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|Helpful Hints on How to Decrease Variability|
In general, anything that decreases the variability of your counts is a blessing. With decreased variability you will increase your power to detect trends and fewer samples will be needed to detect a trend of a given magnitude.
Basic Rules of Thumb for decreasing your sampling variability (after you have chosen which species to monitor):
The variance of a population count has three components: the variability of the animal’s populations from year to year, the imprecision in the counting technique itself, and the variability of population trends from site-to-site (if more than one site is being included).
Animal populations are inherently variable and counts are inherently imperfect.
Species Choice. If you have the choice to measure a number of different populations then one of the considerations may be the degree to which the populations fluctuate from year-to-year. For example in the amphibian world terrestrial salamander populations change little from year to year compared to frog populations. Terrestrial salamanders are long-lived, have few young each year, and live in protected environments. Frogs are short-lived, lay many eggs each year, and live in a very unpredictable environment. Consequently, the differences in population variability is great.
Counting Technique. Counting techniques vary in their precision and accuracy. Indices based on territory mapping techniques will likely have a higher correlation with the real number of birds breeding in the area that do 3 minute point counts.
Choosing When to Count. All species have times of the year when they are less detectable and counts more variable. Counts should usually be taken when detectability is highest and/or most consistent. Including data from less than optimal time periods will increase the variation in the results. Weather conditions usually have a strong effect on detectability. Restricting when data are collected to certain weather conditions can also decrease the variability in the counts.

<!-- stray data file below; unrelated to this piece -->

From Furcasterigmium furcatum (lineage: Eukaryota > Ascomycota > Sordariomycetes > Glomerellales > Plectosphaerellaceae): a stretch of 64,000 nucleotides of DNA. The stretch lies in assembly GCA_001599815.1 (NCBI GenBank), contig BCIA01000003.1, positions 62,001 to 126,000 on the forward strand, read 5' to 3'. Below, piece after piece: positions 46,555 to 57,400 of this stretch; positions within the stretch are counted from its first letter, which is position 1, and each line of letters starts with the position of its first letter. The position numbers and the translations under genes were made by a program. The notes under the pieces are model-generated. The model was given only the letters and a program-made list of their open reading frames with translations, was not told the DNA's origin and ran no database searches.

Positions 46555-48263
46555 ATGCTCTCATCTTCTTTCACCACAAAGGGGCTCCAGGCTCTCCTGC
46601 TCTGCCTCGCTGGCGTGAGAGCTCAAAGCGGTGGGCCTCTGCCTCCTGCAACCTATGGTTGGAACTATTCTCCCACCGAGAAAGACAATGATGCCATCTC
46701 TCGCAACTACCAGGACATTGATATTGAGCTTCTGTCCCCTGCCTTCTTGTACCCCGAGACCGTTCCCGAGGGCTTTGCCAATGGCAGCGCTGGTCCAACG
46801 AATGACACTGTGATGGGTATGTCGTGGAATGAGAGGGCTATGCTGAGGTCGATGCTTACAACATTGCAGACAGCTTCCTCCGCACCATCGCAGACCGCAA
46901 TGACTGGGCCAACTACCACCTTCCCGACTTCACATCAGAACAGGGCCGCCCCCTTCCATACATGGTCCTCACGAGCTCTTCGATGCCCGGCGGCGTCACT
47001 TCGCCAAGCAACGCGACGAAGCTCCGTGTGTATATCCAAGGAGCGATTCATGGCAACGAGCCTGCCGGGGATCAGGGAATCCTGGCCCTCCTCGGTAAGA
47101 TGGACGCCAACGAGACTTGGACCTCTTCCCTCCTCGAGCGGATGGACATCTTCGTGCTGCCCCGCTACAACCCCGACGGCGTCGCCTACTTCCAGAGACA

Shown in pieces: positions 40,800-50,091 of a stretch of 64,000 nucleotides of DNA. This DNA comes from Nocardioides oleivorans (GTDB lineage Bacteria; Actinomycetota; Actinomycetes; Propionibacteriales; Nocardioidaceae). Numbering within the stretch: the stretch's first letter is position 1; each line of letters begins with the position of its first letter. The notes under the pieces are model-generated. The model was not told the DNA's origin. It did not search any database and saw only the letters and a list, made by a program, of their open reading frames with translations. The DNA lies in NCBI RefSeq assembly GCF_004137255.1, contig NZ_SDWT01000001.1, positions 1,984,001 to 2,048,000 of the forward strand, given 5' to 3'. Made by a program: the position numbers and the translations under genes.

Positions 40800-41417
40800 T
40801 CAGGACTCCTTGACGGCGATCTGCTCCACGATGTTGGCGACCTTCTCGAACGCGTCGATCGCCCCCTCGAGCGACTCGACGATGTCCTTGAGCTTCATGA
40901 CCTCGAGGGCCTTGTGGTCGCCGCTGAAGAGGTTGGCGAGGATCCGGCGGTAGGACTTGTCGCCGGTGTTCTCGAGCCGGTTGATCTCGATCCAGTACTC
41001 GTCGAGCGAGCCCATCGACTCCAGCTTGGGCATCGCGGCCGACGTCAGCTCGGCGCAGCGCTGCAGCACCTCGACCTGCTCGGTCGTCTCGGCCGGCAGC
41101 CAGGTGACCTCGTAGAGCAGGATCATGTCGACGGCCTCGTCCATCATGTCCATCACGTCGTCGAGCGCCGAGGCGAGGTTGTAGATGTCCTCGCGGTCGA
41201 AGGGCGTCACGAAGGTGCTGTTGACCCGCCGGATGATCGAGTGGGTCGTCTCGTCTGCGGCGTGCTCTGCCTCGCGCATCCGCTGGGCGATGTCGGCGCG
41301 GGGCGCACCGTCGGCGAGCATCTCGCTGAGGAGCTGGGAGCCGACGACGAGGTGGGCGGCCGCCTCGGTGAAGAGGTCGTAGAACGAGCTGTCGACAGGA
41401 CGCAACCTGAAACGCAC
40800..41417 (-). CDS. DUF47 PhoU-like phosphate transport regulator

Covariates. Any factor that might influence the detectability of the animals being counted (e.g., temperature, wind, cloud cover, habitat) that is easily measured along with the count should be taken. Any influence that these factors may have on the counts can then be accounted for in the statistical analyses.
Observers. Observers are often one of the greatest sources of counting error within a monitoring program and consequently one of the greatest sources of controllable variability. Training is the most important factor. The goal of training is to insure that all observers are counting in as close the same way as possible. In particular observers should be calibrated so that they all have equal skills in identifying the animals and that they are estimating the numbers seen or heard in the same way.
While written and computer tests can be used to measure observer skill, it most important to test them in the field. A group of observers, including at least one known qualified observer (warning, experts should not be assumed to be infallible) should all be in one spot or plot and count the animals present at the same time without any communications to one another. A comparison of the results will quickly and more accurately reveal identification problems. Observers can then be retested until they meet a certain criteria for the quality of their results.
Appropriate Statistical Tests. While not something that controls the variability of the counts per se, the statistical test you use is a factor in your ability to deal with variability. The degree to which your data fit the statistical test, model, and sampling distribution used in analyzing the results will determine how much additional variability will be squeezed out of the results, effectively increasing your power to detect trends.
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